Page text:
Prey Remains of Magellanic Horned Owl (Bubo magellanicus)
at Perito Moreno, Southern Argentina
© Bruce G. Marcot, Ana Trejo
18 December 2006
updated 16 September 2007, with corrections on identifications and photo additions from A. Trejo
With thanks to Dr. Ana Trejo for identification and confirmation of the prey remains.
This page links to Marcot's Ecology Picture of the Week page on "Magellanic Horned Owl's Retreat: Nest & Prey Remains." See that page for description of the nests and site location from which I gathered owl pellets for this analysis.
Click each image for larger versions.
Typical evidence of feeding by Magellanic Horned Owl:
whole pellets (top) and partially digested mammal pelt (fur) (bottom).
After dissecting the numerous pellets collected at the nest site.
Femurs and other leg bones of rabbits and rodents (left);
lower jaw bones and teeth of various rodents (right).
The lower row of the jaw bones are explained below.
Jaw remains of small rodents
Bunny or Coney Rat, Reithrodon auritus (family Muridae, subfamily Sigmodontinae). Commonly distributed in the "southern cone" of South America from near the Andes crest eastward to the Atlantic.
Reithrodon auritus cranium
Reithrodon auritus mandibles.
This is Argentine Long-tailed Rat (Oligoryzomys longicaudatus).
This is probably a species of Abrothrix, possibly Olive Grass Mouse (Abrothrix xanthorhinus). Identification is uncertain, and this mouse species itself may be a complex of two Abrothrix species that inhabit forests and steppe grasslands.
Southern Big-eared Mouse (Loxodontomys [= Auliscomys] micropus) mandibles.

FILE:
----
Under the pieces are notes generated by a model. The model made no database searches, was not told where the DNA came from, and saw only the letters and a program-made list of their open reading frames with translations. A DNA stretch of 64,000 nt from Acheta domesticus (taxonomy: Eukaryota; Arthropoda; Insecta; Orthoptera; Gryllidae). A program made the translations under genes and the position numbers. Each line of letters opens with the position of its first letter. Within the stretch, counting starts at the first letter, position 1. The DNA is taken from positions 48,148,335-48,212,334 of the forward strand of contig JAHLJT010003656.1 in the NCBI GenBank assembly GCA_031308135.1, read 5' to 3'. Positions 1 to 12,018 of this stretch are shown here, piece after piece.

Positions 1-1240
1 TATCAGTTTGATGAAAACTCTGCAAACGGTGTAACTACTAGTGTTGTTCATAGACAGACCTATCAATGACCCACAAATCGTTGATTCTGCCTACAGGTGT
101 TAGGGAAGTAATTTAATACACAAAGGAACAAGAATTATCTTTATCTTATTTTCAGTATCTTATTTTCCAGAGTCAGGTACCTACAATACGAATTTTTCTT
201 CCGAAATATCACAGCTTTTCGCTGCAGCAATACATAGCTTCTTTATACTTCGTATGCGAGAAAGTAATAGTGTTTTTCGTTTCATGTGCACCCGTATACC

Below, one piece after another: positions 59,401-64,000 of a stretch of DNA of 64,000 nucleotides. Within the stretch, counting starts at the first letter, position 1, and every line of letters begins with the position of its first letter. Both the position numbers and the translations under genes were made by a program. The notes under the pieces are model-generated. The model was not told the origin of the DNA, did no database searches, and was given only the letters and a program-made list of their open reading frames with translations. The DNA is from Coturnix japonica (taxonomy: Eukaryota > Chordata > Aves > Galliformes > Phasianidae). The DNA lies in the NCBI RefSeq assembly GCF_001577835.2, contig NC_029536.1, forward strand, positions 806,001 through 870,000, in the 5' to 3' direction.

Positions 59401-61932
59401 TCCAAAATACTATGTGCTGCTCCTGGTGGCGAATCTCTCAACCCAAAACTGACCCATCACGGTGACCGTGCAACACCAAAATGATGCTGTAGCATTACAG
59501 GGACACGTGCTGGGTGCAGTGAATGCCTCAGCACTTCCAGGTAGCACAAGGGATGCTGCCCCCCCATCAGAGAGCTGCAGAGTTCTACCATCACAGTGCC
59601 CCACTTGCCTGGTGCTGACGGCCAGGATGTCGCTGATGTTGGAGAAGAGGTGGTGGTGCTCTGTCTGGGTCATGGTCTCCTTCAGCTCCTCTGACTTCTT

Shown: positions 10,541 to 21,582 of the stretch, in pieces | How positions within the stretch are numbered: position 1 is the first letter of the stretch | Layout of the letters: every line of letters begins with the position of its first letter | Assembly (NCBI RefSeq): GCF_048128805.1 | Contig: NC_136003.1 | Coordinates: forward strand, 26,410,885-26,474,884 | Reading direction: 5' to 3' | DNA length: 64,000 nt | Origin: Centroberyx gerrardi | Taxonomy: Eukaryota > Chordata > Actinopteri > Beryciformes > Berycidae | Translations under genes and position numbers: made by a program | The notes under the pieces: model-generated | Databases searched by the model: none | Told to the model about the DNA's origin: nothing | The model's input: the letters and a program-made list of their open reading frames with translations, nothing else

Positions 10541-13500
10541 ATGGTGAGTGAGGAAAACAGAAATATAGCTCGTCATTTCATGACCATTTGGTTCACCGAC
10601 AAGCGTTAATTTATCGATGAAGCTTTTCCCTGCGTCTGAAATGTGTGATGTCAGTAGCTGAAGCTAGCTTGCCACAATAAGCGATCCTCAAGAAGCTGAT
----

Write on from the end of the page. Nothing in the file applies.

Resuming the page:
All of the above prey species are sigmodontine rodents. These are Neotropical mice and rats of order Rodentia, family Cricetidae, and subfamily Sigmodontinae. They are very diverse and abundant in the Patagonian steppe of southern Argentina.
Additional prey remains
Additional prey remains that I found include the following. Click for larger images.
Leg and fur of European Hare (Lepus europaeus), an introduced species to the southern Patagonian steppe.
Leg bones of more European Hares.
Skull, top (dorsal) view, of European Hare.
Side view of skull of European Hare.
Underside (ventral) view of skull of European Hare.
Closeup of dentition of upper jaw of European Hare.
The strong digging claws and foot of a tuco-tuco (Ctenomys haigi), which is a regionally endemic and threatened rodent species of family Ctenomyidae. Tuco-tucos create extensive burrows. Appearance of this species in the Magellan Horned Owl's pellets suggests that it was taken nocturnally when they may venture out of their burrows.
Closeup of the tuco-tuco's digging claws.
Underside (ventrum) of skull of a tuco-tuco. One of the upper incisors is missing, but note the size and strength of the remaining incisor, used to gnaw tough vegetation material.
Trejo and Grigera identified 1,216 prey items in 522 pellets of this species in the same area. They also found that Magellan Horned Owls take mostly (98.5%) rodents, and the rest being a variety of birds and insects. They reported that the rodent species appearing most frequently in the pellets were *Eligmodontia morgani, *Abrothrix longipilis, Abrothrix xanthorhinus, Oligoryzomys longicaudatus, *Reithrodon auritus, and *Ctenomys haigi. * denotes those prey species also found in greatest biomass within the pellets.
Trejo, A., and D. Grigera. 1998. Food habits in the great horned owl (Bubo virginianus) in a Patagonian steppe in Argentina. Journal of Raptor Research 32(4):306-311.
[Note that during their study, the owl species was included with Bubo virginianus (Great Horned Owl), but was later split out as Bubo magellanicus, Magellanic (or Magellan) Horned Owl.]
This page links to Marcot's Ecology Picture of the Week page on
"Magellanic Horned Owl's Retreat: Nest & Prey Remains."